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"Legends of the Old West and Lord of the Rings rules" Topic

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1,827 hits since 19 Apr 2007
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Comments or corrections?

fozzybear Inactive Member19 Apr 2007 4:16 p.m. PST

I've posted this question before but never got a really solid answer.

Can anyone out there tell me how similar (or even if) the base rules are for Legends of the Old West and Lord of the Rings. I have heard they are rooted in the same system. I would like to know how close they are for the purpose of having some crossover games.

thosmoss19 Apr 2007 4:21 p.m. PST

EXTREMELY close. Some phrasing is changed to stay in character, but they are fundamentally the same system.

That being said, the primary emphasis shifts from hand-to-hand in LotR to ranged combat in LotOW. Some new rules change things, a little bit. But if you've played one, you could comfortably slip into the universe of the other.

fozzybear Inactive Member19 Apr 2007 4:26 p.m. PST


I have already made additions to LOTR for the purpose of fighting certain late colonial/Victorian era armies against hords of dark forces, and have even had a couple of good test games but was thinking of picking ok LotOW to further aid in the crossover … even have one game against my buddies Elves … came down to his heroes (his only ones left) finishing off what remained of my British.

Personal logo Extra Crispy Sponsoring Member of TMP19 Apr 2007 5:32 p.m. PST

Frankly, as near as I can tell almost all of the GW games are run off the same engine.

hurcheon Inactive Member19 Apr 2007 10:12 p.m. PST

The big differences are

- that not all cav get the double attack for charging inf
- that guns can run out of bullets
- that there are courage checks for taking missile fire/casualties

apart from that it is a Battle Company/Mordheim style set-up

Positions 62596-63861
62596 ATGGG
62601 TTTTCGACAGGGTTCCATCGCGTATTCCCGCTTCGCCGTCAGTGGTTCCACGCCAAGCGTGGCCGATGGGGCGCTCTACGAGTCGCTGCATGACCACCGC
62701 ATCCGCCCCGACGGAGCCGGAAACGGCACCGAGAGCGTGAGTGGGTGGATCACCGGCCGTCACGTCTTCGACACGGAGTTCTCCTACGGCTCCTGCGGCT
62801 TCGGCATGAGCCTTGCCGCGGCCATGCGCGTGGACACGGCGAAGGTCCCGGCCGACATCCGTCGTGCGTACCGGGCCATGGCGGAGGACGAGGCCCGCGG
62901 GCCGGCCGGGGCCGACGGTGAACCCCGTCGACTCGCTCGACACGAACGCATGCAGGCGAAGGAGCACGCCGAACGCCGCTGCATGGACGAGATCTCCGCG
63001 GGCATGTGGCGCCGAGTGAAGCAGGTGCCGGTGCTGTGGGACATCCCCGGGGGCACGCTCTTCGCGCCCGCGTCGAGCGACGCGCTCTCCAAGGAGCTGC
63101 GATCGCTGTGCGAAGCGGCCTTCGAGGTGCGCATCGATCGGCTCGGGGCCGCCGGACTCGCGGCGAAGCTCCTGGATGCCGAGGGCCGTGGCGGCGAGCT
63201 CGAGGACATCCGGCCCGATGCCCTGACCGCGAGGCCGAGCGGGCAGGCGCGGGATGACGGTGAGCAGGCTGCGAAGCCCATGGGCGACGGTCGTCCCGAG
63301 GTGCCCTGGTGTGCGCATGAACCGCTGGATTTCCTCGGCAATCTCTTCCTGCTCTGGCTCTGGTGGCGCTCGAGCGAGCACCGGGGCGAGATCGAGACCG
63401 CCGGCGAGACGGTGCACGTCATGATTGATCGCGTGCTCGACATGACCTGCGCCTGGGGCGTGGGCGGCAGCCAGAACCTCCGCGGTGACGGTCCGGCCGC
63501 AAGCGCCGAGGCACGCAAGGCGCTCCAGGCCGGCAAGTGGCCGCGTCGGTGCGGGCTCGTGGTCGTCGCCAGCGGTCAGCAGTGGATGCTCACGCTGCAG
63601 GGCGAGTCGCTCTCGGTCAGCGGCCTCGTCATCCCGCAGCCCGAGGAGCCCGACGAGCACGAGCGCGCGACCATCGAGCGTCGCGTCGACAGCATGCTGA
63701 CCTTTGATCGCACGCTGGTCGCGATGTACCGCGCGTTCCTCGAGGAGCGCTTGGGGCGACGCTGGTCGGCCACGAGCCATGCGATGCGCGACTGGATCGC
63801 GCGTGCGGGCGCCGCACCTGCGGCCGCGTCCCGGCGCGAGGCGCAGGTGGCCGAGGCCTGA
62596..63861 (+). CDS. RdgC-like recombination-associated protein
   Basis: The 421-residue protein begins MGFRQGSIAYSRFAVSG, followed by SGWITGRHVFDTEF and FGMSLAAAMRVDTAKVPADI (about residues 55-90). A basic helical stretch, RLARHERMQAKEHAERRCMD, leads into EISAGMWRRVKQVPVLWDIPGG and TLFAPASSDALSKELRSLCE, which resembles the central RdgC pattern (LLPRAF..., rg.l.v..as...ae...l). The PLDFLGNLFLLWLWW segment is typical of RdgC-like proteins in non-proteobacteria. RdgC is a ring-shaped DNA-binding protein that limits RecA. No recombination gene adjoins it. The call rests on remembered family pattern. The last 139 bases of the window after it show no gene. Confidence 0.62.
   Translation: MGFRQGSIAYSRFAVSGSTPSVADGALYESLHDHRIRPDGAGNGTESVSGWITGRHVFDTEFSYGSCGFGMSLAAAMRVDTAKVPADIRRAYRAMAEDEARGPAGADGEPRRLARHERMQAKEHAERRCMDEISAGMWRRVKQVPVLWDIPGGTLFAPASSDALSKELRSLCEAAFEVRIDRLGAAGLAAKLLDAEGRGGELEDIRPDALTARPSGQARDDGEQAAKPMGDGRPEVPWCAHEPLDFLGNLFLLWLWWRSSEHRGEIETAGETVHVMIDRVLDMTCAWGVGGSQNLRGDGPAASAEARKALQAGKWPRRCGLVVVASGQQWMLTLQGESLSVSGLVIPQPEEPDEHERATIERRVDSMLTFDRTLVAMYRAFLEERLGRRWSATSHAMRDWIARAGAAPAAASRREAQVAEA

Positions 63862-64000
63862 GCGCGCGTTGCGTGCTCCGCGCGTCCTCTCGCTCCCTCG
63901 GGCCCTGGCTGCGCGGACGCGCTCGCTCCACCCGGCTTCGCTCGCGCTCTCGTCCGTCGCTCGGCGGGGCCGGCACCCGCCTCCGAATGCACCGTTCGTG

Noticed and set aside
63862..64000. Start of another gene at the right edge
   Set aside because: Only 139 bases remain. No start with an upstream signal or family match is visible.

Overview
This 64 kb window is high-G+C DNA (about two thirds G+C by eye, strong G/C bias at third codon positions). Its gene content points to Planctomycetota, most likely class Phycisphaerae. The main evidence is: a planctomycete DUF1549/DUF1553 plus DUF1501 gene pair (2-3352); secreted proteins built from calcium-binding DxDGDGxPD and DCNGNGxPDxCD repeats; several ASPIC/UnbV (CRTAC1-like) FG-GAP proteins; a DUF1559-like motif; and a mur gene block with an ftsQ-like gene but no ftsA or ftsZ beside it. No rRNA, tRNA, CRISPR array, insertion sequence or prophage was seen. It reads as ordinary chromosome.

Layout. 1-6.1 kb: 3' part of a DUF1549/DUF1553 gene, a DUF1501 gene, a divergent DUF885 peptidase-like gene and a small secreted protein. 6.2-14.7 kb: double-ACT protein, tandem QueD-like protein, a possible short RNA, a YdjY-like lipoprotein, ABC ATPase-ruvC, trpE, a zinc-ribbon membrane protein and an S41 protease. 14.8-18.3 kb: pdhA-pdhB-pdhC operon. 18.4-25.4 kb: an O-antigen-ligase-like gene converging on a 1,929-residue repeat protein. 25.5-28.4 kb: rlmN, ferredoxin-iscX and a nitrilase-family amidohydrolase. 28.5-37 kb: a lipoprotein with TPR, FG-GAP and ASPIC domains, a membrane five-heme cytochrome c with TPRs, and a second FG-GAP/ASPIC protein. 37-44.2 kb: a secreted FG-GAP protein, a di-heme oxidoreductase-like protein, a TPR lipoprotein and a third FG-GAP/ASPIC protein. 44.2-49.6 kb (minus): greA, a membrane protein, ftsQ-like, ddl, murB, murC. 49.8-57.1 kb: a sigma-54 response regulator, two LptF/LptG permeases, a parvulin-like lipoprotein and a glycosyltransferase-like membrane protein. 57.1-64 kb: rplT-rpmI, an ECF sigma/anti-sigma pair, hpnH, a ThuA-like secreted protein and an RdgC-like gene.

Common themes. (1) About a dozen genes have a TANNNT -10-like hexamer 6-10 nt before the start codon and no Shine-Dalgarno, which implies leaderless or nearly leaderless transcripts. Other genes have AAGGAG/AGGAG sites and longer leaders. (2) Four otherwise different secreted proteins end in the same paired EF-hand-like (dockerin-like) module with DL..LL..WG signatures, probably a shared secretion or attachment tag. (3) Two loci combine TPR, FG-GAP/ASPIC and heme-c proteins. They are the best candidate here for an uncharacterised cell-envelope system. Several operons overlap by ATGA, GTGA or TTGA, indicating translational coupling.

hurcheon Inactive Member19 Apr 2007 10:14 p.m. PST

I remember playing Elves versus Medieval English since SPI's engine was basically the same for their Bannockburn game as it was for "Sauron"

Bardolph Inactive Member19 Apr 2007 10:59 p.m. PST

They are close enough that I wondered about all the melee stuff in the LOTOW rules ;)

hurcheon Inactive Member20 Apr 2007 12:24 a.m. PST

In melee many guys are at a disadvantage as they don't have hand-weapons

Khazarmac Inactive Member20 Apr 2007 6:33 a.m. PST

"Frankly, as near as I can tell almost all of the GW games are run off the same engine."

I thought that the LoTR game engine was different from the Mordheim/Necromunda/WH systems and WH40K system. Genuine question; is LoTR the same or different?

stormtitan Inactive Member20 Apr 2007 7:01 a.m. PST

LoTR is significantly different from their other core games. Just a few points:

- no armor saves (there are a few rules that kind of simulate it in special situations however)
- turns aren't IgoUgo, totally--you go back and forth on phases, not full turns. So I move, then you move. I shoot, then you shoot. Then we fight combat.
- all h2h is opposed die roll--whoever rolls higher wins; only on ties does your combat ability (how good in CC you are) come into play
- Might/Fate/Will allows you to use one-time points to perform special actions in the game, which is a unique mechanism to LotR (versus the other GW core games)
- typical game has 12-20 turns, whereas a typical Fantasy/40k game is 4-6 turns; this means the game has much more in the way of manueverability and on-field tactics, and less of a rock-paper-scissors aspect.

I love it--it's my favorite GW game by far, and, IMHO, far superior to either 40k or Fantasy. I almost even think it's better than Warmachine, b/c it doesn't have the "HeroMachine" aspect that warmachine has (though I love warmachine too).

thosmoss20 Apr 2007 7:30 a.m. PST

"LoTR is significantly different from their other core games."

First off, a disclaimer. I play LotR, but never tried WH. So my opinions are based only on what I hear.

A key element to LotR is the initiative -- opponents dice off who goes first each turn. This can be PIVOTAL in game play -- you leave yourself open on one turn, you may or may not get to dress your lines before your opponent exploits it in the next turn.

Personal logo Dan Cyr Supporting Member of TMP Inactive Member20 Apr 2007 11:21 a.m. PST

What's odd about LoTOW is how it's better to rush into melee than attempt to shoot it out. Understanding that the rules derive from a set of ancients/feudal/medieval/fantasy rules makes sense then.

I've found that the only thing that prevents figures with guns not being swept away by figures with clubs is that you have to see a target to charge it. At least that way the figure with the gun gets a shot (or more), but with the inability to hit that is usual, he/she ends up in melee a lot more than one would suspect from the period.


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